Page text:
Something I noticed at the various sites was the propensity to see the national flag billowing proudly amongst the wind. Despite the arduous economic crisis the country had suffered in previous years, it seems the nation is still very proud of their history and heritage, and indeed, for very good reason. 

After our brief detour to mountain, it was back to ancient ruins. Seen here Hadrian's Library: constructed by Roman Emperor Hadrian in 132 A.D.

Close by, the Roman Agora, consisting of various ruins including an ancient latrinae (aka. latrine, aka. ancient bathroom).

The white tower in the distance below is a Pentelic marble clocktower known as Tower of the Winds.

Also proximate to the Roman Agora is the Ancient Agora of Athens, covering a much larger area, a restored stoa housing various artifacts - I would suggest at least an hour here to properly explore this ruin.

Seen here the Stoa of Attalos (stoa: covered walkway), built in the Hellenistic age, reconstructed in the 1950s.

The second floor of the stoa is accessible by stairs, and is today a museum displaying artifacts excavated from the grounds of the Ancient Agora.

A little ways away from the stoa in the Ancient Agora one finds the Temple of Hephaestus, a remarkably well preserved temple dating back to 415 B.C.

In Greek mythology, Hephaestus is the god of blacksmiths, metalworking, carpenters, craftsmen, artisans, sculptors, metallurgy, fire, and volcanoes.

The temple is constructed purely of marble from the nearby Mt. Penteli, and today many court houses, schools, and other monuments around the world are modeled on this temple.

From this vantage point, one can again see the omnipresent Acropolis, forever watching over the city and its people.

With a half hour before the sunset, we wander back to Mars Hill to catch one last sunset over Athens.

Though a bit cold at this time of day, the gentle breeze reminds me that soon, I will be on my way back home and away from this city, with its plethora of history.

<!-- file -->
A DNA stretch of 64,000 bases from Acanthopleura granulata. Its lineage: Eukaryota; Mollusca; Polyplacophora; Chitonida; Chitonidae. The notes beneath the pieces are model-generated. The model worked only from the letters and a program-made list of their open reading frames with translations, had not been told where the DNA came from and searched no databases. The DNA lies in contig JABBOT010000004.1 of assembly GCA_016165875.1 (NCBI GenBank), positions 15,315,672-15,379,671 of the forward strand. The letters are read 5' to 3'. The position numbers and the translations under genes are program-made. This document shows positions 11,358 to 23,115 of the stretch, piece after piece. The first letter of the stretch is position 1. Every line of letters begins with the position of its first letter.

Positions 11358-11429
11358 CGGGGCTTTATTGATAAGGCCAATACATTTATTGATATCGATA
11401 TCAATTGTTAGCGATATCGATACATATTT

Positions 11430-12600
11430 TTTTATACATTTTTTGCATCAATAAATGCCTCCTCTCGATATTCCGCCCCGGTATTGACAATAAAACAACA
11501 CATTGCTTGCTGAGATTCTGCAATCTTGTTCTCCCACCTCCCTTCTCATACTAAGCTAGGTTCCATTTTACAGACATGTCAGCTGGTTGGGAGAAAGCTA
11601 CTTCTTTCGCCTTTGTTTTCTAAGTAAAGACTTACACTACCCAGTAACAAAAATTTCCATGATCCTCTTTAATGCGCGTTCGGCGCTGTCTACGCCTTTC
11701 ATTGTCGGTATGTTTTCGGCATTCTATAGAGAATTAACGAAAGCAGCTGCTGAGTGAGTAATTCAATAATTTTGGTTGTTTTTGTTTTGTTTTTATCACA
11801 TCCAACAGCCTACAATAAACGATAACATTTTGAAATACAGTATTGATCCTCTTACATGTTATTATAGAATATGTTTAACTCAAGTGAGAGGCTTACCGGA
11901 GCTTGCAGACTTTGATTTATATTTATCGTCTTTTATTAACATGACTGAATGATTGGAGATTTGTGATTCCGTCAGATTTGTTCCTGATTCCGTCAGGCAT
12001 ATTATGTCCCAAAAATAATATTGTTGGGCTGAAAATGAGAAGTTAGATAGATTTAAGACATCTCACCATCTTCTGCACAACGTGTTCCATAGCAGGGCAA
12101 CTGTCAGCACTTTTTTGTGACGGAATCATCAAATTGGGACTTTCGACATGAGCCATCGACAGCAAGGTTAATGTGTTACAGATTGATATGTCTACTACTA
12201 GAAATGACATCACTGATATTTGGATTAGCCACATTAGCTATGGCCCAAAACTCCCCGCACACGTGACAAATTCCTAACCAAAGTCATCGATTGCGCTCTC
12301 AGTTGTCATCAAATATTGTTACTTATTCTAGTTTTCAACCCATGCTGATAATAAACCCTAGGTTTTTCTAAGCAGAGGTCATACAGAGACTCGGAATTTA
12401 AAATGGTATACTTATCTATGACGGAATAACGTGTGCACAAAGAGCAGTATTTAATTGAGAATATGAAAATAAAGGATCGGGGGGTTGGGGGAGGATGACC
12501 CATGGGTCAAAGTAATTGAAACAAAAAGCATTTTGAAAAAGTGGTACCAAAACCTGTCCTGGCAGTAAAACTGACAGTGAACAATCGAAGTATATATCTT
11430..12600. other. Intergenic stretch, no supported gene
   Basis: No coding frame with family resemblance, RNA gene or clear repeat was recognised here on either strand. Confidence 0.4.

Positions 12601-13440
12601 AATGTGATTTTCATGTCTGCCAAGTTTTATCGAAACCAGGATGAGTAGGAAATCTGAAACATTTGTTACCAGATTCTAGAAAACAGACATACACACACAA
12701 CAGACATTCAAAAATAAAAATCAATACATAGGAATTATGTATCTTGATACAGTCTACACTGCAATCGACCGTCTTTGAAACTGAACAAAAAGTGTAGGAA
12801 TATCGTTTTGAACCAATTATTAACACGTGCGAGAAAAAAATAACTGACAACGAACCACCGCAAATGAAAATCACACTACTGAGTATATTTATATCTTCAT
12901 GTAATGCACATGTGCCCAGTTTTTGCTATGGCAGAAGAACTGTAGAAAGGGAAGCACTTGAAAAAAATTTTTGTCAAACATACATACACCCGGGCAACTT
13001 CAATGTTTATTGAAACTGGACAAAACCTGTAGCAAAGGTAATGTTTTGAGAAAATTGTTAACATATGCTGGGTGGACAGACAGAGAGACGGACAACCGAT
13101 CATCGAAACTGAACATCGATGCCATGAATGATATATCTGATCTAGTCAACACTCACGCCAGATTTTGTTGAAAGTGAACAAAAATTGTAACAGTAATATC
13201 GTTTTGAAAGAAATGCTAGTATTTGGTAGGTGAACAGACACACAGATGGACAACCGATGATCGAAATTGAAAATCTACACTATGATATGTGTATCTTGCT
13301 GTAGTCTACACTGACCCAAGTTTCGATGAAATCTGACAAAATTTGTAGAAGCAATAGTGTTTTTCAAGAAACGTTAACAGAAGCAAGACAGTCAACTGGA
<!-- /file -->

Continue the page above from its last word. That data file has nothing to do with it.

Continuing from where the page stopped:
Needless to say, this journey has been a scared pilgrimage back into the milleniums of our past.

A closer shot of the Acropolis, glowing a faint crimson in the fading evening sun.

Time for a light dinner after the behemoth of a meal we consumed at lunch. Stamatopoulos Tavern is popular amongst tourists for their nightly Greek music after 7pm. Stop by for some folk songs and some authentic moussaka (left), a national dish that every family has their own variation of. Layers of eggplant, potato, minced meat, and a hefty layer of feta to top it all off. A hearty, wholesome baked dish - one of my favorites in Greece.

Left, succulent, fall-off-the-bone roasted lamb in ceramic pot (ceramic pot not pictured).

Right, a delicious combination of Greek yoghurt, honey, and chopped walnuts.

And finally, on our last morning in Greece - the famed Acropolis of Athens. Seen here walking past in the morning, guards, presumably beginning their morning shift.

One of the most visited historical ruins in the world, come early in the morning at open (8am) to avoid the crowds and be in time to catch the morning light.

The Parthenon, whose construction began 447 BC, is today one of the most icronic structures in the Athens Acropolis.

Restoration of the ruin is still ongoing, as evidenced by the crane on the right. Excavation, too, is a continuing process, and artifacts are housed nearby in the newly constructed Acropolis Museum.  

Cast in shadows, the Panthenon, seen in the back, and the Erechtheion, right.

Last Greek meal, more moussaka (left), because once wasn't enough. Right, greek yoghurt topped with honey and crushed walnuts (again), because (again), once isn't enough.

Finally, time to say goodbye to this ancient country. Rich in history, culture, unparalleled scenery - this trip has been a highlight of the year. And the food. Well, there's not much to say except that every meal I had was simply good. Just, come try for yourself. Seriously.

Though one week was much too short, I'll be back soon.